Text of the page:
In 2015, with a lot of help, we created the largest contact print ever made! Branco Ottico became a world record holder with a cyanotype of 24 square meters. Then in 2019, we marketed the Branco Ottico brand for our innovative photo chemicals. Our chemicals are unique, especially Roba Apposta kit. This kit can positively reverse any black and white paper or negative film. Imagine possibility to obtain positive photographs. Each photograph being an unique and unrepeatable creation.
What does Branco Ottico mean ?
Silvio: It’s a play on the word of ‘Banco Ottico’ which actually means view camera in the Italian language. The addition of a ‘r’ makes ‘Branco’ bringing the meaning to a pack or a herd. So it’s a kind of group of people who are wild about photography!
When or how was Branco Ottico formed ?
Davide: Branco Ottico was born out of a community of like-minded folks together in 2015. I have for over 10 years been organising workshops and photographic events with a focus on experimentation. While making my knowledge and equipment available to others. The beauty of photographic activity is also in the sharing too. Branco Ottico brought things together to inspire as well as organising our activities.
Why is analog photograhpy still exciting to you?
Davide: I discovered that the world of analog photography is infinite and you never really stop learning. In my opinion though, it is not at all true, that everything has already been invented, I keep discovering things every day in my work. When you are facing something new, usually this happens by doing something wrong, the adrenaline of discovery often feeds the emotion and passion. When this passion occurs it is clearly seen and transfered into the work. Stuff like this fuels us to go further.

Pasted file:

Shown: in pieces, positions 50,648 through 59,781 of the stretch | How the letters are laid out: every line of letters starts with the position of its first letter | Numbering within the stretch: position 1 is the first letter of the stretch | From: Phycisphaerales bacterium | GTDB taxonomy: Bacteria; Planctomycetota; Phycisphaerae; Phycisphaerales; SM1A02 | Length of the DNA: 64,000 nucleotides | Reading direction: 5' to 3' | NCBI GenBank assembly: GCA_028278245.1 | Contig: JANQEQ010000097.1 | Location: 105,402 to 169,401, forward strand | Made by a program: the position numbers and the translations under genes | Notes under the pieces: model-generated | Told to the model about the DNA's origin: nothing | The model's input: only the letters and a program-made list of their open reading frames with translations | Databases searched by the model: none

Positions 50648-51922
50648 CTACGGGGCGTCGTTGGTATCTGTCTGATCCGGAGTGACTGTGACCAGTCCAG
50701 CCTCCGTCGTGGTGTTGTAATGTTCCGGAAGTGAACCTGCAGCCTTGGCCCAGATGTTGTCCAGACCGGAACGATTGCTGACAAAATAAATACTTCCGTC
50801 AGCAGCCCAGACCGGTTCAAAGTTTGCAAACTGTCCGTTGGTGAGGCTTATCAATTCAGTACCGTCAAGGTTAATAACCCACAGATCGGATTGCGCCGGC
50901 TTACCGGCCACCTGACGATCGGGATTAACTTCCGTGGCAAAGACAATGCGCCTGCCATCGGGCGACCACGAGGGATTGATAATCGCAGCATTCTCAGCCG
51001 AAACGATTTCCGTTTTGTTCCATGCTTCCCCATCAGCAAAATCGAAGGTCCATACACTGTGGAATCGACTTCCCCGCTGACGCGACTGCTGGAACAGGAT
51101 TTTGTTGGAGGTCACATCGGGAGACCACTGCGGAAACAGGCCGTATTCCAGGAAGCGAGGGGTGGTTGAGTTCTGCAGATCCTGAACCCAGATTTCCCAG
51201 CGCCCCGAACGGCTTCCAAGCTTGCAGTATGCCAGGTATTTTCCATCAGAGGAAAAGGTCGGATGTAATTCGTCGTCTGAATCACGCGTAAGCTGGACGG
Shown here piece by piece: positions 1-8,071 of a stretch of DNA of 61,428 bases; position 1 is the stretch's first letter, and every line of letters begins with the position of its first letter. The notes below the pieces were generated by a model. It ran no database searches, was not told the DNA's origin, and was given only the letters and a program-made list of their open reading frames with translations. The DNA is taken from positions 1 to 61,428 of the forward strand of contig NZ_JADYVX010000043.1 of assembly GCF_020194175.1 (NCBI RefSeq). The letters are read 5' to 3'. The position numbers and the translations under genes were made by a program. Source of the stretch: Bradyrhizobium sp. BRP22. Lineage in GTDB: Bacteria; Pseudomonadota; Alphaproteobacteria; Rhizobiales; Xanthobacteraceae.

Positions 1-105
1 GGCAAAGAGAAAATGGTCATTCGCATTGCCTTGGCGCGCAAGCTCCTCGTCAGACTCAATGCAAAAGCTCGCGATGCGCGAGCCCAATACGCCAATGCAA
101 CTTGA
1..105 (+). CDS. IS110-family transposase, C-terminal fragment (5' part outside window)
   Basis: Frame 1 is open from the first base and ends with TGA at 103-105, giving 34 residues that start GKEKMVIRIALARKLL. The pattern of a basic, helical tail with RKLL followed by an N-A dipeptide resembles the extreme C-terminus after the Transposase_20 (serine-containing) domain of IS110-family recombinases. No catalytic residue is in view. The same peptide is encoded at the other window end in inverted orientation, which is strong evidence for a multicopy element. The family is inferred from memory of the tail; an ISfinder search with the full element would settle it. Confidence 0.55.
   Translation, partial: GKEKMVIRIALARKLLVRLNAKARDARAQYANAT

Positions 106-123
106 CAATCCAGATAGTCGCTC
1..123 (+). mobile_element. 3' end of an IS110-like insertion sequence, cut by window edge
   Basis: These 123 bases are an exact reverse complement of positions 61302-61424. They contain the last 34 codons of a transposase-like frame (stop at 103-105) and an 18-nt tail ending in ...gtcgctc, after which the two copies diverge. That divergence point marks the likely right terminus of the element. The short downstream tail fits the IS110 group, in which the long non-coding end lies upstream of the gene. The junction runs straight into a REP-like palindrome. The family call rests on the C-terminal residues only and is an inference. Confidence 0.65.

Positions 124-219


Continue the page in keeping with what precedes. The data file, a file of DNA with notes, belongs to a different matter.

How was it like to create the world’s biggest contact print ?
Davide: This is a really crazy story. In that period there was such a rush on to who could have the biggest photographic print. There was a challenge between some groups worldwide, which aimed to create gigantic cyanotypes on canvas, bigger and bigger. Pretty much all the same.
That is a cyanotype created under sunlight with various objects placed on a cloth – a photogram. We wanted to take it to the next level and defeat the competition. So I thought of a photograph instead. A real photograph using a gigantic negative of 24 square meters.
The task was not easy and our frustrations nearly got the better of us. On the day of the event, we were ready but we were under cloud cover. Not good for making Cyanotypes. We were lucky, when we got a break, a ray of clear sunshine that only lasted a mere 20 minutes. We had to be quick. To roll out the canvas and negative in one. To take advantage of the sudden cloud break. We only really needed 12 minutes. The feat was not only remarkable, it was a wonderful success.You need to check out the video – https://www.brancoottico.fineartlabo.com/blog/largest-contact-print-ever/
Who are your photography influences ?
Davide: I believe the great masters are the columns that form the basis, A.Adams, Andrea Feininger, Man Ray, Jerry Uelsmann, Josef Sudek, just to name a few.I believe that there are so many extraordinary creative photographers especially among the younger generation. It’s incredible to discover such expressiveness. The community maybe quite spread out, but there are plenty of opportunities to meet up.
Why or how was Roba Apposta – the B&W reversal kit created?